Japanese automaker's exit marks end of auto industry in Australia
Toyota has announced that it will shut down its vehicle and engine production in Australia by the end of 2017. Toyota Motor Corporation clarified that it will continue business with Toyota Motor Corporation Australia Ltd. (TMCA) being converted into a sales and distribution company. Toyota currently assembles the Camry, Camry Hybrid and Aurion in its Altona plant in Melbourne.
"We believed that we should continue producing vehicles in Australia, and Toyota and its workforce here made every effort. However, various negative factors such as an extremely competitive market and a strong Australian dollar, together with forecasts of a reduction in the total scale of vehicle production in Australia, have forced us to make this painful decision," said Akio Toyoda, Toyota president.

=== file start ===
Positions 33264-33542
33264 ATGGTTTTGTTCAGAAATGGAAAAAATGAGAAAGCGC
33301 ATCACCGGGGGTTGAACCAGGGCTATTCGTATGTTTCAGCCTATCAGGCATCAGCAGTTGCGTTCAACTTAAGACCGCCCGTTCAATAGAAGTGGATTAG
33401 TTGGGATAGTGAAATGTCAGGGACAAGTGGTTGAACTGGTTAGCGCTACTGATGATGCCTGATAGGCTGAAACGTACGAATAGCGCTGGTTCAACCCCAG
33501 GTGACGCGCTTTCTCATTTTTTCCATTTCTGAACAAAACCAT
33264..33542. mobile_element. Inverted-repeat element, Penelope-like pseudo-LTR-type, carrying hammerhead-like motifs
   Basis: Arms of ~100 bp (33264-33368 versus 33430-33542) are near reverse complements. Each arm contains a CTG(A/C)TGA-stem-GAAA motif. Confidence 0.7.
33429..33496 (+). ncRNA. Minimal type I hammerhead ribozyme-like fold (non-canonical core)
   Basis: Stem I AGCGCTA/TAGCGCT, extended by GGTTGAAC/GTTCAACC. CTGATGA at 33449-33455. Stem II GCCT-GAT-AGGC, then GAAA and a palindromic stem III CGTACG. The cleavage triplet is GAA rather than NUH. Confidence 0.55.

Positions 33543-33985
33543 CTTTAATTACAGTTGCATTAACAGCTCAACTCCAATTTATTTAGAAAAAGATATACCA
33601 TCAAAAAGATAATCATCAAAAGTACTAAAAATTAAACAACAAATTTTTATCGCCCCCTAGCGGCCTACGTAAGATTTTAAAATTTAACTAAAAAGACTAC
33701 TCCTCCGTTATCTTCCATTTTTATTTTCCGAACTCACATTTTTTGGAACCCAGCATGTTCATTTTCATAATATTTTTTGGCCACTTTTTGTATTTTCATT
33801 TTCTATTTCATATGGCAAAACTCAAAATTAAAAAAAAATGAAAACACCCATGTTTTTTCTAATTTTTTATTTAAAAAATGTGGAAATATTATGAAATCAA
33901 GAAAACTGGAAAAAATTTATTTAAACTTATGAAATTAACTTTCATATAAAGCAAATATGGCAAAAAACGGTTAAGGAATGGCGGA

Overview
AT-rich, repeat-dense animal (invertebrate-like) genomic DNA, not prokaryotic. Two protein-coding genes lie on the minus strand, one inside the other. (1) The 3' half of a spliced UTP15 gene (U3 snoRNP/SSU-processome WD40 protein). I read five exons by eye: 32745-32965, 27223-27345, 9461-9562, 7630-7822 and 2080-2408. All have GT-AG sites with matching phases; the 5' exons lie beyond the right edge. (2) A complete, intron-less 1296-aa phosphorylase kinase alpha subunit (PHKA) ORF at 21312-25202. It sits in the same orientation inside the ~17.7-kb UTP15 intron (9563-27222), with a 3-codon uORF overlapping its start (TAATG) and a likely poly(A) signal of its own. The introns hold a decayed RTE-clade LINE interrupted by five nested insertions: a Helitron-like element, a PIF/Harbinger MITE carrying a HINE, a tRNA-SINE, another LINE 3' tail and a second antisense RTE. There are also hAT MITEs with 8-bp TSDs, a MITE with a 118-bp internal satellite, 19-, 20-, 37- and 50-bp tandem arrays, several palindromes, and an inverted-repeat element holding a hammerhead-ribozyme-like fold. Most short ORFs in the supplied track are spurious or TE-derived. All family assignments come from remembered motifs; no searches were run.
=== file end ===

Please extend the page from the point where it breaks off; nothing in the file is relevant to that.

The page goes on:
Toyota is also considering to downsize its operations in its Australian-based R&D center Toyota Technical Center Asia Pacific Australia Pty. Ltd. (TTCAP-AU) with regards to its Australian production.
The end of Toyota’s manufacturing operations is expected to cost the economy 2,500 jobs, while more job losses are expected in allied industries affected by the closures.
The Japanese automaker was the Australian auto industry’s last hope after Ford announced their closure in May of 2013 and Holden in December of 2013 after recording hundreds of millions of dollars worth of losses. The negative performance was attributed to soaring manufacturing costs, the strong Australian Dollar, weak export performance, cheap imports, and ultimately the decision of Australian PM Tony Abbott to cut $457-million in subsidies given to car manufacturers by 2015.